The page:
When I was first working out how to make over our laundry room on a $100 budget, the largest dilemma was over washer dryer storage.
I love the clean look of wall cabinets with a hanging rod, so I went to Facebook Marketplace in search of an affordable kitchen cabinet to paint and repurpose.
As I’m searching all the different iterations I can think of to say “wall cabinet”, I came across an old china cabinet posting…and it dawned on me. China hutches often come in two pieces!
So… I typed in “hutch top”, and I felt like I hit the upcycling lottery!
There were so many choices that were either very affordable or completely free, since they were missing their bottom half.
Before I went too crazy, I measured our space to make sure I picked a hutch top that would fit well on the wall.
Once I confirmed the china cabinet top would fit, we picked it up and got to work! Post contains affiliate links.
Painting the Hutch
First, I gave the whole surface a very light sand, to help the paint adhere.
Since I was working on this project for the $100 room challenge, I wanted to stretch the budget. So, I painted the hutch with kilz oil-based and some latex oops paint.
To minimize brush marks and drips, I use a foam roller everywhere possible. For the corners and crannies and doors, this little wooster brush is my favorite.
Side note: Being honest here…I think I’m done using latex for furniture. It took going from latex to chalk paint… and back to latex for this hutch to realize that chalk paint is just a lot more user friendly and forgiving.
On the plus side, chalk paint has become really affordable in recent years. I love the coverage of this brand I buy on Amazon. I used their warm linen color on several pieces recently, including the bathroom curio cabinet!
Okay, back to the hutch! After I got the base painted, I moved on to the doors. For the two chalkboard doors, I gently scrubbed the glass with steel wool and fine grit sandpaper, and wiped clean.
Then, I brushed a coat of kilz primer onto the entire door, both frame and glass. After it dried, I applied the white paint to just the frames.
This photo is of one primed chalkboard door and one primed glass door.
The chalkboard paint was a garage leftover from a project for the kids…so old and hard to mix, I thought for sure it wasn’t going to end well, but luckily it worked out!
Mounting the Hutch on the Wall
Before I added the last coat of paint to the base of the cabinet, we mounted it on the wall.
I’ve been meaning to write this post for awhile now, after having several questions about how we mounted the hutch top to the wall.
It was a bit awkward to get in place, but mounting it was relatively straightforward! First we used a crate to prop it up over the counter.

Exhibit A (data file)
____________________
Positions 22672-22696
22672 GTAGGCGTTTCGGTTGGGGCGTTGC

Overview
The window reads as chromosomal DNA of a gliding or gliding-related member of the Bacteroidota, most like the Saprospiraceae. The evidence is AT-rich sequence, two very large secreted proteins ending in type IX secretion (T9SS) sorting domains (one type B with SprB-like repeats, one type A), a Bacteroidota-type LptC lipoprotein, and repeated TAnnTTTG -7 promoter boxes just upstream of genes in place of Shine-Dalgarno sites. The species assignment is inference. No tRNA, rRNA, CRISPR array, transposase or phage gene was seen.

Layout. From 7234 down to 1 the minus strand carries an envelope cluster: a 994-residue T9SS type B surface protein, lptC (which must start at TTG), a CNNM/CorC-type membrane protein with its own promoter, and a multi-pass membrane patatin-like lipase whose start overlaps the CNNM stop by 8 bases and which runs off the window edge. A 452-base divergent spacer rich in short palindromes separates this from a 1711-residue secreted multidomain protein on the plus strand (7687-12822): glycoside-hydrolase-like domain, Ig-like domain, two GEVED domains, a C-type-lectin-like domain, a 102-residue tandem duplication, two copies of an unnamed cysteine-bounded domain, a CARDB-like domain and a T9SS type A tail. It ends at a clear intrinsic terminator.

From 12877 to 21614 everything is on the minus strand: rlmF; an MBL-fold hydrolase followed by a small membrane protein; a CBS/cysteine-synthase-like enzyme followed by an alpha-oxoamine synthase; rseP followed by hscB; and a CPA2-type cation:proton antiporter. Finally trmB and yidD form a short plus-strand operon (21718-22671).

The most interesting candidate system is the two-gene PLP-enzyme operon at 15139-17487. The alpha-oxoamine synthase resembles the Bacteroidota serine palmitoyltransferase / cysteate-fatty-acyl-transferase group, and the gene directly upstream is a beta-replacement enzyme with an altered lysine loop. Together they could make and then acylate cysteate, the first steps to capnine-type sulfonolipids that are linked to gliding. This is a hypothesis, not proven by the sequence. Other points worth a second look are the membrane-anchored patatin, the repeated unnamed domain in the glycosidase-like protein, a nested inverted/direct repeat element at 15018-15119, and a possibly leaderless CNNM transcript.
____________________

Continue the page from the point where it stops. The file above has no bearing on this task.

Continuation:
We marked the stud locations low down on the wall, and used a level to mark that spot on the back of the hutch for the mounting locations.
Before inserting the mounting screws, we predrilled the marked stud locations to ensure we measured correctly.
Below is a short video explaining the process.
Once the hutch top was safely on the wall, I painted the last coat, and touched up as needed over the mounting screws.
Lastly, I installed the doors and hardware. All that was left was to add a little art to the chalkboard!
Once a few days went by for the chalkboard doors to fully cure, I seasoned them by rubbing the whole surface with chalk and erasing.
Finally, I added the chalkboard lettering. To add the lettering, I used the same method use to make wooden signs….as my handwriting leaves a lot to be desired.
First, print the letters you want to use for your chalkboard or sign.
If you like the style of this simple WASH DRY lettering, I saved the file as a template in the printable library.
Then, shade over the back of the paper with chalk, and position them how you want on the chalkboard with painters tape.
Use a pen or pencil to trace over the lettering on the paper, leaving a chalk imprint of the letters. This can be easily darkened and filled in with a chalk pencil or marker!
This is super short video explaining the chalk lettering process!
I absolutely loved this old china cabinet upcycle, it felt so special to get such a quality, chic over washer dryer storage cabinet for just a few dollars.
The two chalkboard doors provide lots of hidden storage, and the outer two glass doors are so fun for displaying the simpler things like glass spray bottles, paper towels, and jars.
Plus, something about upcycling is especially rewarding, don’t you think?
Do you have any furniture upcycle ideas to share? I would LOVE to hear about them!
To check out other DIYs for this project, take a look below!